A new global report points to system wide conditions which are failing to attract a new generation of educators to the profession.
The 2021 Education International report on the Global Status of Teachers and the Teaching Profession, authored by Professor Greg Thompson, Queensland University of Technology, surveyed 128 education union leaders and officials in 94 countries and across all levels of education.
More than 42% of respondents stated that there had been a deterioration in teachers’ working conditions over the last three years. A significant 84% indicated that salaries had decreased during the COVID-19 pandemic.
Teachers also expressed concerns about intensifying workloads, with over 55% of respondents stated that workloads were “unmanageable”. Over 66% of respondents felt that “administrivia” requirements were contributing to the excessive workload pressures for education professionals.
Teacher attrition was reported as an issue at all academic levels, with primary education (33.1%) the highest and higher education (17.3%) the lowest. Almost half (48%) of respondents think the teaching profession is not an attractive profession for young people.
“Teachers are skilled professionals doing increasingly complex and challenging work. If we aren’t properly supporting them, we aren’t properly supporting students,” NSW Teachers Federation president, Angelo Gavrielatos, told The Educator.
“Societal expectations about what teachers do everyday have never been higher but their pay compared to other professions has never been lower.”
Gavrielatos said the “deliberate undervaluing” of teachers by government is the root cause of the teacher shortage currently being experienced in NSW.
“This shortage will get much worse in years to come unless there is a significant policy reset. We are at start of a boom in enrolments that will require up to 25 per cent more teachers in the next 10 years alone,” he said.
“We have to make the profession more attractive through competitive salaries and realistic workloads if we are to fix the shortages and recruit a minimum of 11,000 more teachers required just to meet enrolment growth over the next decade.”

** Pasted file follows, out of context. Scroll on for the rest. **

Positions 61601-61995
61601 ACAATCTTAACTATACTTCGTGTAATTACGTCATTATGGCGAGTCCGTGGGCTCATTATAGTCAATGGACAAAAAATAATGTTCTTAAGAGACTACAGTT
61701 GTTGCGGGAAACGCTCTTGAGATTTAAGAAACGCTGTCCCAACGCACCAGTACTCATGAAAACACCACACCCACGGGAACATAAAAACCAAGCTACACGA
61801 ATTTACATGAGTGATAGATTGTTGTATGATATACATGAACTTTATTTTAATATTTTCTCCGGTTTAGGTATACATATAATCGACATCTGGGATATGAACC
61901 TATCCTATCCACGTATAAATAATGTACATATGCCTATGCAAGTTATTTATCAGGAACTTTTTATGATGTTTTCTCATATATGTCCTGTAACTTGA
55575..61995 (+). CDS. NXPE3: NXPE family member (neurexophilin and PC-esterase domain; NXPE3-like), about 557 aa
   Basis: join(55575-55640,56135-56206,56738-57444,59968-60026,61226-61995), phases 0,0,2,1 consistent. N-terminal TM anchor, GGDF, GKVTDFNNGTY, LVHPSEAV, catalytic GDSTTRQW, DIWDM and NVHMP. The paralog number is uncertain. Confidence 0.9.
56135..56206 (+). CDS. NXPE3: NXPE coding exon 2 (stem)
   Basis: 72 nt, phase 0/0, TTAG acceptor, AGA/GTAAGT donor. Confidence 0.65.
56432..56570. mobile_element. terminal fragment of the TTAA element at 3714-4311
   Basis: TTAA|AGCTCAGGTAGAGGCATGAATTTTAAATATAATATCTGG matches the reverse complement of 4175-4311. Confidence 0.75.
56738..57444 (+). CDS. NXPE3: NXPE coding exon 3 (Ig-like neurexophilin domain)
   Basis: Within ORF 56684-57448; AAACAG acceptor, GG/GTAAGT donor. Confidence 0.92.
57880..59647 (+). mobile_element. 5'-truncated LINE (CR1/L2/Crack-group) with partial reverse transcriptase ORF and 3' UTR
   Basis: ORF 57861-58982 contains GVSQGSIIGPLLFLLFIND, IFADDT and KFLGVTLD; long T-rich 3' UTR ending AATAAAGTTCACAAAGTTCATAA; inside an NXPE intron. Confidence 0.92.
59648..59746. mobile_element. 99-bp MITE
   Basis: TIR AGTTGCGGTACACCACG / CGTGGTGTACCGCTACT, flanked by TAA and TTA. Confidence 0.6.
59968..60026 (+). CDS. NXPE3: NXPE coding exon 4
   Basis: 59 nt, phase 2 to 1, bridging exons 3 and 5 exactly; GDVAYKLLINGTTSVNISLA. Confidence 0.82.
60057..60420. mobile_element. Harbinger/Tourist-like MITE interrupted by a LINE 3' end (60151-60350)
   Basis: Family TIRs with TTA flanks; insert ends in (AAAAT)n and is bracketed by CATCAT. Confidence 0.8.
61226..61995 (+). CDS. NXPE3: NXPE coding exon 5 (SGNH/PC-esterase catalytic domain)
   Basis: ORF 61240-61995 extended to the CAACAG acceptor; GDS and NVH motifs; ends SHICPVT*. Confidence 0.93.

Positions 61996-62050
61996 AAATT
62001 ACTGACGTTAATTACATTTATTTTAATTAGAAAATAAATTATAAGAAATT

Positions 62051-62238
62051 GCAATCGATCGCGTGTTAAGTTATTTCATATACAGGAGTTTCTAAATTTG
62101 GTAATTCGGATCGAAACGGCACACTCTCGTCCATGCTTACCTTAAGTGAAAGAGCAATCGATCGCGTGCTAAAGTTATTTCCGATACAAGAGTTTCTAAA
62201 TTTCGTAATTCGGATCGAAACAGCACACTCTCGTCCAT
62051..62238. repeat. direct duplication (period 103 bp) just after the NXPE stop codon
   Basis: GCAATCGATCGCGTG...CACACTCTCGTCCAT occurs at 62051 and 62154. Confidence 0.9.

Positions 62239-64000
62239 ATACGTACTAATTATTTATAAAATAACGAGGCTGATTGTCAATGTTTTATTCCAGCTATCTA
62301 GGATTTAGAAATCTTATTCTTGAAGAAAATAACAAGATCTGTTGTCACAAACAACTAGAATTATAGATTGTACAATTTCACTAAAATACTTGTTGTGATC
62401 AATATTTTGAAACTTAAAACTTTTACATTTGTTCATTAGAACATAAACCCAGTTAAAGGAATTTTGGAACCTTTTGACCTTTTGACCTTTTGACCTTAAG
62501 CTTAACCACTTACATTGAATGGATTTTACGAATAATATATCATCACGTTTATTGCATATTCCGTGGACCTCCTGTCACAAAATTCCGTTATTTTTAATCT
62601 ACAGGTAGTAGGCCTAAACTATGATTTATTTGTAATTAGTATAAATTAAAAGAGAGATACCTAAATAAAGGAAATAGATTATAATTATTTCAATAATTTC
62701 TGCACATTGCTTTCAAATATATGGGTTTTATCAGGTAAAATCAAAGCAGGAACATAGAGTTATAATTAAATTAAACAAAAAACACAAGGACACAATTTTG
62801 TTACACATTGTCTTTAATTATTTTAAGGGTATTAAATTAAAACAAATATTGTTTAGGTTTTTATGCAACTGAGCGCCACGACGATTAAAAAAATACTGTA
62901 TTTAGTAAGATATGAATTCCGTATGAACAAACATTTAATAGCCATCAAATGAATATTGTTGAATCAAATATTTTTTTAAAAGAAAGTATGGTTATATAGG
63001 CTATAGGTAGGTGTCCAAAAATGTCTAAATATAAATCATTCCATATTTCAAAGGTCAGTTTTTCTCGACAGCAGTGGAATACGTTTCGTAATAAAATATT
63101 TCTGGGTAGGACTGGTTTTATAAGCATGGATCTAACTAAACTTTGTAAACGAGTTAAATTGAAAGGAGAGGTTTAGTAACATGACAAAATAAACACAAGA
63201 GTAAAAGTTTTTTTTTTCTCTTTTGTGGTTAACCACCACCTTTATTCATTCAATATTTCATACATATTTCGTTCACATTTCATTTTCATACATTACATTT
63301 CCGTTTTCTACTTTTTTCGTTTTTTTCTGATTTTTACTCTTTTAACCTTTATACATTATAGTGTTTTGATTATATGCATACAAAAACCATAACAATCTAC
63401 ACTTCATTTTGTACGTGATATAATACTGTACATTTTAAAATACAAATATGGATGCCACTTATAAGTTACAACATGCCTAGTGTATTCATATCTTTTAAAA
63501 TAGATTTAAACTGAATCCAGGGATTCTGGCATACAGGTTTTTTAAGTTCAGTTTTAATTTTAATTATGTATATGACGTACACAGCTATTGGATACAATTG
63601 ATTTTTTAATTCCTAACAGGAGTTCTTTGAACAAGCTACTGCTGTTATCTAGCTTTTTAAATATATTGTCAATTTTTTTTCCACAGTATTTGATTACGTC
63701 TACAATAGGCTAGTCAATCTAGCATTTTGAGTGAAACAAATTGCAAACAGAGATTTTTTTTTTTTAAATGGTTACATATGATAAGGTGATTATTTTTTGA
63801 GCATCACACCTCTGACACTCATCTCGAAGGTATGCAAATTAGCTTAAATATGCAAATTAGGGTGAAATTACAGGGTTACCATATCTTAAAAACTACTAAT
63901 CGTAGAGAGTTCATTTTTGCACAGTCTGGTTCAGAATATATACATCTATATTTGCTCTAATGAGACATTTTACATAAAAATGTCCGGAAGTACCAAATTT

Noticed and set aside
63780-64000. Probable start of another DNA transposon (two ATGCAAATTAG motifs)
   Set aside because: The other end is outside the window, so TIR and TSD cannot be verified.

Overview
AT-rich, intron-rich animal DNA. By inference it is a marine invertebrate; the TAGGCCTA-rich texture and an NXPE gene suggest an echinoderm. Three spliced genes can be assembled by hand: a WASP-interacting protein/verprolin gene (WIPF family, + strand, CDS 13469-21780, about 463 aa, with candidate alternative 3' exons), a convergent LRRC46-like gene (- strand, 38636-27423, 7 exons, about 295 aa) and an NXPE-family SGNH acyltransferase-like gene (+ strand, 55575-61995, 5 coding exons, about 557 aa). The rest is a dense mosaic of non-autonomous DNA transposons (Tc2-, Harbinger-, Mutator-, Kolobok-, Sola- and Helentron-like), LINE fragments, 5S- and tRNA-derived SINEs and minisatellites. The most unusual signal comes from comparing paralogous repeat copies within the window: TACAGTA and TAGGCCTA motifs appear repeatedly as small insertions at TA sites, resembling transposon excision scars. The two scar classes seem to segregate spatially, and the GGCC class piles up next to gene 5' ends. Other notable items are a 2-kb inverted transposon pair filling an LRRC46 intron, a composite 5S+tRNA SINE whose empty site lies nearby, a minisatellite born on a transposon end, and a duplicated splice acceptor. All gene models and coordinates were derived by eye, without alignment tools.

David Edwards, General Secretary of Education International, said the report’s findings are “a clear indication” that governments need to make an urgent investment in teachers and the students they educate.
“Increasing teacher salaries and reducing workload is essential to recruit the best people into the profession and ensure quality education for all,” Edwards said.
“Recent policy moves tend to shift responsibility, and blame, onto teachers for issues that systems should be providing support for. An intelligent professional agenda requires a collective, joint negotiated plan with the profession.”
Most people in NSW support better conditions for teachers
The report comes as a YouGov poll conducted between September 2 and 13 shows that a clear majority of people in NSW support higher wages and more preparation time for public school teachers, new polling shows.
More than half (57%) of people support a pay rise of at least 5% a year for teachers, compared to 28% who back the government’s position of capping increases at 2.5%.
Respondents also felt that teachers need more time outside the classroom, with 66% supporting an increase to four hours in the time teachers have for lesson planning and collaboration. Only 18% said the current entitlement of 2 hours was sufficient. 64% of Coalition voters backed the increase to four hours.
Gavrielatos said the fact that only 1 in 10 people believed the profession was a more attractive career option than a decade ago underlined the need for action on workload and wages.
“We have to make the profession more attractive through competitive salaries and realistic workloads if we are to fix the shortages and recruit a minimum of 11,000 more teachers required just to meet enrolment growth over the next decade,” he said.
“Teachers are skilled professionals doing increasingly complex and challenging work. If we aren’t properly supporting them, we aren’t properly supporting students. Our expectations about what teachers can do in schools have never been higher but their pay compared to other professions has never been lower.”